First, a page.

Contrario a lo estípulado en el acuerdo de 1972, cuando normalizaron relaciones
China y Japón, donde se evitaba reclamos, o decomisos por daños causados
durante la 2 Guerra entre ambos países, algunos jueces locales y abogados
entusiastas en pelear casos de civiles que reclaman indemnizaciones comerciales
a una empresa Japonésa.
Con las posturas antagónicas recientes, se empieza a romper este acuerdo
En esta noticia, se documenta el primer buque Japones incautado en puerto
Chino, para garantizar daños reclamados por unos particulares.
La empresa Japonesa MITSUI pago una suma de 227 millones de dolares Hong Kong,
a los afectados.
Veremos cuantos más de estos casos el poder judicial chino aceptará sentenciar.
Mitsui payment of compensation after ship seizure could prompt more suits
PUBLISHED : Thursday, 24 April, 2014, 10:41am
UPDATED : Friday, 25 April, 2014, 3:32am
Teddy Ng in Beijing
24 Apr 2014
The Baosteel Emotion, a 226,434 deadweight-tonne ore carrier owned by Mitsui OSK Lines, is docked at the port of Maji Island, south of Shanghai. Photo: Reuters
A Japanese shipping company has paid about three billion yen (HK$227 million) for the release of its ship, ordered seized by a Shanghai court over a wartime commercial dispute, boosting the morale of lawyers and activists who want to sue Japanese entities in Chinese courts.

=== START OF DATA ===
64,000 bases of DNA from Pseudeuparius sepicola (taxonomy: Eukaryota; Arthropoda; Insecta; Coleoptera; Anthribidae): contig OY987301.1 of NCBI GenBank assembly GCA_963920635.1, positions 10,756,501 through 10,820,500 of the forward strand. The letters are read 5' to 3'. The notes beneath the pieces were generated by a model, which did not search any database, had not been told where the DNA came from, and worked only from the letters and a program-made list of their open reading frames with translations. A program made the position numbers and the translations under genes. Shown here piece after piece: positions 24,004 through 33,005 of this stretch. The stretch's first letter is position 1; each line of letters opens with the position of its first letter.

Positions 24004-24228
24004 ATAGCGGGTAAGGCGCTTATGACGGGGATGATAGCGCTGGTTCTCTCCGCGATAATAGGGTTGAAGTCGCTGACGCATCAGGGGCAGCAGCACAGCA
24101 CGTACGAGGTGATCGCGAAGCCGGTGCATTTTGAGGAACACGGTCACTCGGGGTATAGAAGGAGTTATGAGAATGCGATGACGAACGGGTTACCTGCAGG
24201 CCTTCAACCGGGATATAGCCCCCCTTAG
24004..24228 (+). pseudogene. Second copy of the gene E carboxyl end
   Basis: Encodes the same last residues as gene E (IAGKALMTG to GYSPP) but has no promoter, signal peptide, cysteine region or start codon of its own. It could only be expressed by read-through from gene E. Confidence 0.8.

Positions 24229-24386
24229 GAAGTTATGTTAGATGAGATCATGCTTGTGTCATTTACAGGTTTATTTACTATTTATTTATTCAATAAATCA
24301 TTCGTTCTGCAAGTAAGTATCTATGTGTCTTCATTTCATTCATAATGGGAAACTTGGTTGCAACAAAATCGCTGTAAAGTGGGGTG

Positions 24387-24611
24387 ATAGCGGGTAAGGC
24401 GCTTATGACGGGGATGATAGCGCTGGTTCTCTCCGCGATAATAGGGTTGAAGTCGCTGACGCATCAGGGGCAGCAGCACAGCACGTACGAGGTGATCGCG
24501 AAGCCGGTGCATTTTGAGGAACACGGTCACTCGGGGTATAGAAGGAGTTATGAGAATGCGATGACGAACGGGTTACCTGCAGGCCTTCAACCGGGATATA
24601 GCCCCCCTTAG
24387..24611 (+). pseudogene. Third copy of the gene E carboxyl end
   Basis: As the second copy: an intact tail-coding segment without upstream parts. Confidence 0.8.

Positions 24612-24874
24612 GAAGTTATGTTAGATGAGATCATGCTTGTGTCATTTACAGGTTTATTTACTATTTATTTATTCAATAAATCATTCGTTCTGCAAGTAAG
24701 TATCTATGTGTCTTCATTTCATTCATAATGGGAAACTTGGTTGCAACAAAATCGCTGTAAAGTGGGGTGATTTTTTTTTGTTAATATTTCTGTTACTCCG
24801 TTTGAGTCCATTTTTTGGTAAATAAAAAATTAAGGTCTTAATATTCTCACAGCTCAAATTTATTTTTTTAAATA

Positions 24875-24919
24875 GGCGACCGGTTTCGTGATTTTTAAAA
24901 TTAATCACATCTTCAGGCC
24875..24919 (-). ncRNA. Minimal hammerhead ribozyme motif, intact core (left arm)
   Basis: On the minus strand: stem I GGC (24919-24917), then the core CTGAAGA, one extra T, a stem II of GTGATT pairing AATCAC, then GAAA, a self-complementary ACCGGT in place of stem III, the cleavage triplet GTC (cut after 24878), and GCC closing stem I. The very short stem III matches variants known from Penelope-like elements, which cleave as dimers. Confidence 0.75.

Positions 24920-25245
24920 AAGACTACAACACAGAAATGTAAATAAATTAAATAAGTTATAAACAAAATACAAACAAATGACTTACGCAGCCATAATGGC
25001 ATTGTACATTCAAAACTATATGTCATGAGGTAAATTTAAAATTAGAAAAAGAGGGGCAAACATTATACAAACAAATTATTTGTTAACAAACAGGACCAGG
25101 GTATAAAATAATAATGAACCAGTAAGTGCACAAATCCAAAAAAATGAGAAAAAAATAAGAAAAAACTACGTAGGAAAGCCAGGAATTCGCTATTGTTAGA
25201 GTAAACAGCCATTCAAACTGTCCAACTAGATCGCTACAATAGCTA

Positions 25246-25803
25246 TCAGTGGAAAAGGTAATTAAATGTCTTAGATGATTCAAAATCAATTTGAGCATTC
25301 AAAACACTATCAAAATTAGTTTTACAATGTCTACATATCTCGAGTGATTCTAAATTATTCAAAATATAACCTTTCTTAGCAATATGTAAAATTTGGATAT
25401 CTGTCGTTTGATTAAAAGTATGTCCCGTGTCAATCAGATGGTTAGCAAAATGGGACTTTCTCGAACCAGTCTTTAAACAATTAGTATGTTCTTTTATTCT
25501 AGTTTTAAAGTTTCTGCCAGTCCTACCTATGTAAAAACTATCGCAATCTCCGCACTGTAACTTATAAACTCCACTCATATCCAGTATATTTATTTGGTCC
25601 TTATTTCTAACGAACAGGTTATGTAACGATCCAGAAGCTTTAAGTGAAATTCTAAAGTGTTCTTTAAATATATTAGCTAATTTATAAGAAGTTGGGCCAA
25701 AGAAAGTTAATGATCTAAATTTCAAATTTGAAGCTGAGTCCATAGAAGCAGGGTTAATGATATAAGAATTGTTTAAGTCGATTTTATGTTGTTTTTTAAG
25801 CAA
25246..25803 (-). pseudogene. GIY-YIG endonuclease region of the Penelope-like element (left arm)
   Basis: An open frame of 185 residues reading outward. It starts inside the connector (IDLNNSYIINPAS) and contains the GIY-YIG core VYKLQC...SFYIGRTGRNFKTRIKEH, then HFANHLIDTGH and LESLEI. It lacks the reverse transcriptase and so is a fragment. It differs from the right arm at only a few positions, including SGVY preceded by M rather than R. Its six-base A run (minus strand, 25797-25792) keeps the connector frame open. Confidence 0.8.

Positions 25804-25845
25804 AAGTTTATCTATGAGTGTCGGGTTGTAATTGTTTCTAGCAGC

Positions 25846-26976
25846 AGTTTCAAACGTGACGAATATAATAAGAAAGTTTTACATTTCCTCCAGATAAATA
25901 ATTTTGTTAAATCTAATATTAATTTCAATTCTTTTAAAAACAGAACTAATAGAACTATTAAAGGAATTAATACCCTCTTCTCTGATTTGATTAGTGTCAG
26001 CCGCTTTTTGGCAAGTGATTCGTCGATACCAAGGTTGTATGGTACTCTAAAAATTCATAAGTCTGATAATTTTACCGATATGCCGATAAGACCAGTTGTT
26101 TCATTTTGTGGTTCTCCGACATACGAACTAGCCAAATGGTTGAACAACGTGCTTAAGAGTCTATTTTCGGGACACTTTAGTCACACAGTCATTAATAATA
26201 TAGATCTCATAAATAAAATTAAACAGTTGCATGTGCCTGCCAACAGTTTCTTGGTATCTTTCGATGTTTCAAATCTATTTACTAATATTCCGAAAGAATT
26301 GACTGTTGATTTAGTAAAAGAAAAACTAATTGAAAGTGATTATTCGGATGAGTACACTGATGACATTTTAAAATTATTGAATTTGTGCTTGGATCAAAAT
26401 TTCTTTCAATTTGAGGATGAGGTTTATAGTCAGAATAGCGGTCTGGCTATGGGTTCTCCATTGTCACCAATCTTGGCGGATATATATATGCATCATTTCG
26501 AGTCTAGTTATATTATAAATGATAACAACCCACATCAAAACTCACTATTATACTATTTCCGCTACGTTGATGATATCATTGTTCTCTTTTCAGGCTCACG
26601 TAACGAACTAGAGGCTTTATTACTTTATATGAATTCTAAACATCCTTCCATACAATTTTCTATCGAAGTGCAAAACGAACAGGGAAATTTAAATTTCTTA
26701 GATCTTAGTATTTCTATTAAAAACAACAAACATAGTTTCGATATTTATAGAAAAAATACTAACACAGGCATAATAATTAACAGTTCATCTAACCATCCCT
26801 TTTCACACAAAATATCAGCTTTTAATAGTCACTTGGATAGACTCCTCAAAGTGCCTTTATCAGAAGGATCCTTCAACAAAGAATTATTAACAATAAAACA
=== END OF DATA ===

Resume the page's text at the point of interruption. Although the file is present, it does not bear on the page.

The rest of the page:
A statement by the Shanghai court yesterday said Saturday’s order to impound the ship was lifted after the owner of ore carrier Baosteel Emotion, Mitsui OSK, paid 2.9 billion Japanese yen in compensation and 2.4 million yuan (HK$3 million) in litigation fees.
Lin Xiaoguang, an international relations expert at the Central Party School, said the Chinese government would not demand wartime reparations from Japan, as agreed when diplomatic relations were re-established in 1972.
“But we can see that the courts are more willing to accept these [civil] cases,” he said. “They [courts] usually did not when bilateral ties were good.”
Li Yiqiang, secretary general of the World Chinese Alliance in Defence of the Diaoyu Islands, said the group was considering suing Japan in Chinese courts because its vessels had been seized or damaged. The Diaoyu Islands in the East China Sea are also claimed by Japan, which calls them the Senkaku Islands.
“The Shanghai court ruling is encouraging. We are considering taking two cases to local courts,” Li said, without giving details.
In February, a court in Beijing for the first time accepted a lawsuit against two Japanese companies brought by 40 Chinese people who were forced into labour during the war.
Kang Jian, a lawyer working on the case, said the suit focused on the mental suffering the labour had caused, noting that it was not a contractual dispute, but the Shanghai court ruling was still important. “The Shanghai case shows Japanese companies have to abide by Chinese court decisions or they will face other court orders,” he said.